How to Be a Comedian
In this article, you’re going to be introduced to many concepts on how to be a comedian. Sign up for our newsletter to get the entire unabridged copy of Comedian Quick-Start Guide in a downloadable PDF.
Introduction to the How to Be a Comedian Series
This How to Be a Comedian Series is going to give you a quick step-by-step process for how to be a comedian. Since stand-up comedy is an art-form, learning how to be a comedian isn’t so much a destination as a continual process. The greatest comedians are continually pushing boundaries, learning new skills, trying out new ideas, etc.
My Own Journey: Learning How to Be a Comedian
As a long-time stand-up comedy teacher, my own journey of learning how to be a comedian has taken me through plenty of stand-up comedy how-to books, comedian biographies, comedy seminars, and comedy workshops. Eventually, ran out of comedy coaches and teachers and began pioneering my own path for how to be a comedian by studying psychology, creativity, and other subjects that I could apply to becoming a successful comedian. Eventually, I got my Master’s in Creativity and Innovation from Drexel University. Many of these principles have since made it into our stand-up comedy courses.
Where Many Aspiring Comedians Fail When Learning How to Be a Comedian
One of the greatest problems with learning how to be a comedian is that new and aspiring comedians want to treat stand-up comedy as separate from everyday life. I’m here to tell you that stand-up comedy isn’t a job… it’s a lifestyle (and a fun, rewarding one at that). Meet any veteran stand-up comedian and they’d agree. The best ideas very rarely come when you’re sitting at your computer. The best material comes from everyday life. So while you’re learning how to be a comedian, place plenty of emphasis on aligning your goals in comedy with your everyday life. When they align, it becomes much easier to perform the actions that you need to take while learning how to be a comedian.
Be Your Natural Self
I’ve always been a supporter of being your natural self on stage. The more natural you are on stage the more the audience is able to identify with you. Alternatively, the more unnatural you are on stage the more the audience dis-identifies with you, seeing you as just a “talking head.” Creating a bond with the audience is one of your first goals when you hit the stage. That’s just one of the many reasons why we want to align ourselves when we’re learning how to be a comedian. Imagine going to your friend’s house and thinking “If I tell a joke today, it can only be an observational joke.” That’s severely limiting. You would never do this because you’d want the flexibility to make any type of joke that happens to come up in the moment. It’s the same way on stage. You’ll have plenty of topics you CAN talk about, but that doesn’t mean that’s all you’re going to say on stage.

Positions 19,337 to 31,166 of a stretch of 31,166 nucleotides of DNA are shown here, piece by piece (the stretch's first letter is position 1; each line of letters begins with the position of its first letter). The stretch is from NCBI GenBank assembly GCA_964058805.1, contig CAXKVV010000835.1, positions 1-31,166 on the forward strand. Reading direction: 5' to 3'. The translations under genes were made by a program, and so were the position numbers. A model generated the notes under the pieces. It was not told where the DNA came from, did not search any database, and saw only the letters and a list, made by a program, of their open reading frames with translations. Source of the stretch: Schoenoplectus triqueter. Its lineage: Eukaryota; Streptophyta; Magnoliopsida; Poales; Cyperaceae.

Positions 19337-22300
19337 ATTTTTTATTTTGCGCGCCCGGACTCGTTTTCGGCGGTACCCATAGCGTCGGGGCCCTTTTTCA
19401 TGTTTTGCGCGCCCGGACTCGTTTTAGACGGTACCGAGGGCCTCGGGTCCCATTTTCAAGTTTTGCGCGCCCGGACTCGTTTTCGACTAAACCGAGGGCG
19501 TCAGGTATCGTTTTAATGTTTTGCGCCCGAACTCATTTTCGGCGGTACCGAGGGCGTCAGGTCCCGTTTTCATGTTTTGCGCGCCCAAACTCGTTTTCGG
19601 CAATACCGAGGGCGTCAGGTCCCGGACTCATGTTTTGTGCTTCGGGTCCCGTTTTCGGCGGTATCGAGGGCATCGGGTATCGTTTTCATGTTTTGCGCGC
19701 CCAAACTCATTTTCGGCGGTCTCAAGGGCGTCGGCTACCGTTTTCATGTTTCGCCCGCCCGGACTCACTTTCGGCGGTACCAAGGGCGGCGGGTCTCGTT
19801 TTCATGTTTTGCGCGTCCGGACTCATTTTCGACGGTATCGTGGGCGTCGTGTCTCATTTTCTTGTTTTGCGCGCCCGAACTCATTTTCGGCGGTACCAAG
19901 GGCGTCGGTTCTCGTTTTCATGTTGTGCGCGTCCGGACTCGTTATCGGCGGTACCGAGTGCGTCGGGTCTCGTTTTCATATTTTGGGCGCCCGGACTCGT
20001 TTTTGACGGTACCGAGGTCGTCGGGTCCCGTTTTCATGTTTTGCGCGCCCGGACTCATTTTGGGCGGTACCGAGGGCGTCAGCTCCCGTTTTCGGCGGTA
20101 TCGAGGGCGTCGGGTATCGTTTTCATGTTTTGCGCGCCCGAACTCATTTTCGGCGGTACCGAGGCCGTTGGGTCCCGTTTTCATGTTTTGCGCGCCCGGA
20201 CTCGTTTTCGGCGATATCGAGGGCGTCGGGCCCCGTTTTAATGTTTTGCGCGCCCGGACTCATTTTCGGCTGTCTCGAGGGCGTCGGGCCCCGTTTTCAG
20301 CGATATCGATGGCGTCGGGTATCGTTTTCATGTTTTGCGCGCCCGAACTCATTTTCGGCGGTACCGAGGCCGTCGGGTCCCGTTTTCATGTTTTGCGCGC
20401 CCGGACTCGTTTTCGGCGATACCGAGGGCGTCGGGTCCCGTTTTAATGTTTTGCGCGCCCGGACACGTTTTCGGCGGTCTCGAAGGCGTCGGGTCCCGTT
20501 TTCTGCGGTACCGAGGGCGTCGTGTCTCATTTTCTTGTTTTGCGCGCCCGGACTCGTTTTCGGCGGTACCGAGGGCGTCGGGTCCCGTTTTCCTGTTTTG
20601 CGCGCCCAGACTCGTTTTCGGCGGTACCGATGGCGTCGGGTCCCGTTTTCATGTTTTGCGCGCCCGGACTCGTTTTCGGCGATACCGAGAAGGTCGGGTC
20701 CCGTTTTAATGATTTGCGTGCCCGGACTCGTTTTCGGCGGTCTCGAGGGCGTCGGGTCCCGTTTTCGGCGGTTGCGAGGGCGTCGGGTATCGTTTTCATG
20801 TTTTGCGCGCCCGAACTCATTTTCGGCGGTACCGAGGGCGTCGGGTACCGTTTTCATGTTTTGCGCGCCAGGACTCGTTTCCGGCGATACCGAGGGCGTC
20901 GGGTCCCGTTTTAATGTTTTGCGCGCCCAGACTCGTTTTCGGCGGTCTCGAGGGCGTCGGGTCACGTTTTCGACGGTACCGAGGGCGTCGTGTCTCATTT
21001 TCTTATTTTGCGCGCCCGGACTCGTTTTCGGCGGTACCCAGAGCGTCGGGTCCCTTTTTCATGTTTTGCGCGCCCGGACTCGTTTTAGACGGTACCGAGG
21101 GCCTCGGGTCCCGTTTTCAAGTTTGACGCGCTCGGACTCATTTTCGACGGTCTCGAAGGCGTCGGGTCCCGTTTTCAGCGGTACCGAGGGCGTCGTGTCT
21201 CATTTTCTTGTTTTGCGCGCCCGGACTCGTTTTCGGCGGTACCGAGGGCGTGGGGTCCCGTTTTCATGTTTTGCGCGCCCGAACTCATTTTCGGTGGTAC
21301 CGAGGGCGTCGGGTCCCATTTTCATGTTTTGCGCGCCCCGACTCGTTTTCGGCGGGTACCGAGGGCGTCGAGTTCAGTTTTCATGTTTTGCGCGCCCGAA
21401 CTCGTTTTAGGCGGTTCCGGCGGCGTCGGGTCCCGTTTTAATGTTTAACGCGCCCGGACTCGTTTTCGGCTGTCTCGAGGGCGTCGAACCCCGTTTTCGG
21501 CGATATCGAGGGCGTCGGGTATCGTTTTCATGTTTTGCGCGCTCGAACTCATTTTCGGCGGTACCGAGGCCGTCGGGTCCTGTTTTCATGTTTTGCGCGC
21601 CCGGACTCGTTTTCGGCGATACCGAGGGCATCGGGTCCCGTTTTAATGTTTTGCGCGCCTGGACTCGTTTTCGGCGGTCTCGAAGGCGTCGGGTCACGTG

That said, when you’re just learning how to be a comedian you’re not going to have much choice but to talk about the limited number of subjects that you’ve written. Unless you feel comfortable improvising on stage, you’re going to be limited at first.
The Problem With Unnatural Behavior When Writing Comedy
Whenever we limit ourselves to using one (or even a few tactics) we will always come off unnaturally. Imagine how difficult it would be to come up with a funny joke in the hypothetical scenario above. Even if you do find an opening for an observational joke, do you really believe you could come up with just as funny of a joke while you’re limiting yourself? Even if you got an opening for an observational joke, the mere fact that you first have to check it against what type of joke you “think” you should be doing is going to make it suffer. You already intuitively understand this. But when people learn how to be a comedian they often forget the natural sense of humor that got them to aspire to learn how to be a comedian in the first place.
However, if you were just being your natural self you’d be far more likely to come up with a great joke or retort in ANY situation. Not only would it come out more natural, but you’d be able to come up with it much easier as well.
A Hypothetical Situation
Take another hypothetical. Image your sitting across the table from a friend and one of two things happen. Either…
1) You are having a natural conversation.
2) He abruptly says “Tell me a joke. You have 3 seconds.”
In which circumstance are you the most likely to make your friend laugh? When it’s a natural part of your conversation or when it’s an awkward moment where you’re on the spot? Learning how to be a comedian is much faster when you incorporate your natural sense of humor. I’m betting it’d be very easy for you to insert a funny line into a natural conversation with a friend and get a laugh than it would be for you to come up with a joke out of thin air unnaturally.
Being Your Naturally Funny Self
I’ve never met a comedian, new or otherwise, who got into stand-up comedy because they were NOT funny (big surprise, right?). If you’re reading this, I’m willing to bet that you have a good sense of humor that’s served you well in the past. That’s why you want to learn how to be a comedian in the first place. So why not trust that sense of humor by allowing it to naturally come out? When you’re being your natural self, great things happen. You’ll no longer be fighting with yourself while writing comedy or performing. If you’re constantly fighting to write or perform then that’s a clear sign that you’re in your own way… you’re not being your natural self. When you are, both writing comedy and performing become fun. You no longer have to fight to do it.